A legal notice appearing in a southeast Kansas newspaper earlier this month prompted some Crawford County residents to do some digging to prevent further digging.
The notice informs readers that "See Oil" a company out of Stark, Kan. filed an application to allow the injection of saltwater into a lease in northern Crawford County. The practice of saltwater injections is reminiscent of the "fracking" or the process of injecting liquid at a high pressure underground to extract oil and gas. Fracking is blamed for recent earthquakes throughout the Midwest.
The property in question is known as the "Lorene Burge lease" and is owned by the Lorene Burge trust. It sits in northern Crawford County near Farlington, with 33 active oil wells on site. Tax statements for the land are mailed to a Tampa, Fla. address.
A group of concerned citizens came together forming a Facebook page called "No Fracking in Crawford County". The group had their first official meeting at the Pittsburg Public Library on Wednesday evening. The two major areas of concern are water quality and increased seismic activity.
"Even minor seismic activity in this region poses a risk because nothing here is built to withstand it. And as everybody felt a few weeks ago, earthquakes can have a wide-reaching effect and it's something we have to pay attention to," concerned citizen Michael Fienen said.
The meeting discussed how citizens can take a stand and contact the Kansas Corporation Commission, the group who oversees the application process for the saltwater injections.
"How do they know where the water is going? I mean, when they're putting it into the ground, how do they know for sure where it might be dispersing? Personally I don't know how they can control it that well," LaStacia Ross said, a member of No Fracking in Crawford County who spoke on behalf of the group.
During the meeting, a member pointed out that earthquakes do not respect borders, much like the recent Oklahoma earthquake that left some damage throughout Missouri and Kansas.
"I don't think it's about saying we can't have saltwater injections in Crawford County. I don't think it's about saying we can't drill for oil or this or that, I think it's about knowing that what is happening is being done right and it's being done safely. And it's being done with the communities in mind," Fienen said.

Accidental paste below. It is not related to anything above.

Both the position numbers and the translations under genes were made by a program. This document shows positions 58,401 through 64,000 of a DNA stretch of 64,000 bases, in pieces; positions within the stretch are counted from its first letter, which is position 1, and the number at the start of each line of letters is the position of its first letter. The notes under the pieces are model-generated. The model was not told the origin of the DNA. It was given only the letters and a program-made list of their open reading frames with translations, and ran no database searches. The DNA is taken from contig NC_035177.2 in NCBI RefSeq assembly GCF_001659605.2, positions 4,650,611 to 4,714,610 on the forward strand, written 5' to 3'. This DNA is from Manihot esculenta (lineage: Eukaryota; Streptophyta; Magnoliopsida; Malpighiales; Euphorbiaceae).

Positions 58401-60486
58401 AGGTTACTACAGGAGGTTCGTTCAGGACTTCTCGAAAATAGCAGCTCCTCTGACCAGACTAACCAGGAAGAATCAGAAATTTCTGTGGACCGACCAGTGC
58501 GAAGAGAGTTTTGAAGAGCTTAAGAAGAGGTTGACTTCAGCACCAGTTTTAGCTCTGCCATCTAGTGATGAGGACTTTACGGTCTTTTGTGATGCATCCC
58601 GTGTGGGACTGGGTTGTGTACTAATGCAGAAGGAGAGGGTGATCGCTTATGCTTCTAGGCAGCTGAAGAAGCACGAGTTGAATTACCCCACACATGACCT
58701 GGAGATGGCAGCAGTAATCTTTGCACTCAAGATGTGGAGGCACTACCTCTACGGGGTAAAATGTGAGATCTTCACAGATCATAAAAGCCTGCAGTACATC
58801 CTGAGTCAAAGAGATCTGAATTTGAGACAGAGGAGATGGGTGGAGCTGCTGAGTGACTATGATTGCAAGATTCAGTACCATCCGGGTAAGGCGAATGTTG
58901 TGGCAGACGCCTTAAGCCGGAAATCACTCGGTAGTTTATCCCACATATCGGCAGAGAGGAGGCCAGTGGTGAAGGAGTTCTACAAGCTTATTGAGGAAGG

A petition put out by the group that garnered 230 signatures was sent off to the KCC.
The group filed an objection to the application, which triggers a public hearing before saltwater injections can continue. A date for the hearing has not been set yet.
The Kansas Corporation Commission welcomed feedback from the group.
Press Release from "No Fracking in Crawford County":
Residents of Crawford County are concerned an application for saltwater injection could pose a threat to ground water and cause an increase in earthquake activity. The community members have objected to the application and are seeking a public hearing from the Kansas Corporation Commission (KCC). On December 13, 2016, See Oil filed an application for a permit from the KCC to authorize the injection of saltwater into the Burge Lease in Crawford County. A notice published in the Morning Sun newspaper alerted community members to the application and started a discussion about whether the saltwater injection could pose a danger to public health and safety. Residents organized a Facebook page, No Fracking in Crawford County, to share information and organize a community response. Within two weeks, the group had over 380 members. “People are concerned about the risks of saltwater injection, which is why the Facebook page became so popular so quickly,” says Kristin Maun, a resident of Crawford County. “People want an opportunity to express their concerns and participate in a meaningful discussion about saltwater injection wells and fracking in our county.” Saltwater is one of the fluids injected into Class II injections wells, which are regulated by the KCC. Also known as brine water, saltwater is produced when oil and gas are produced. Saltwater may also contain drilling mud, well treatment fluids, or residual hydrocarbons. It is often disposed of by injecting it back into the rock formation. The other fluid injected into Class II injection wells is hydraulic fracturing fluid, more commonly known as fracking fluid. The KCC regulates saltwater injections to ensure that the disposal does not pollute ground water. Recently, the KCC has also taken action to reduce saltwater injection rates due to an increase in earthquake activity that posed an immediate danger to the health, safety, and welfare of public. The Kansas Geographical Survey has attributed the increase in earthquake activity to saltwater injections. The community group prepared a letter to the KCC and objected to the See Oil application on the grounds that permitting the saltwater injection could pose an immediate threat to groundwater and cause an increase in seismic activity. They also delivered a petition signed by 229 residents opposed to saltwater injection in Crawford County. The KCC will now schedule a public hearing regarding the See Oil application. “We look forward to the public hearing as an opportunity to present our concerns to See Oil and the KCC,” says Lastacia Ross, a resident of Crawford County. “We want to be sure that if the application is approved, it will not endanger the people and natural resources of Crawford County.” Whether KCC approves the application, No Fracking in Crawford County will continue to provide a place for community members to discuss saltwater injection wells and organize responses to future applications. “This has been an incredible opportunity for people to learn about saltwater injections and how they can exercise their rights as concerned citizens,” says Mona Jurshak, a resident of Crawford County. “We have learned that we can have a say about what happens in our backyard.”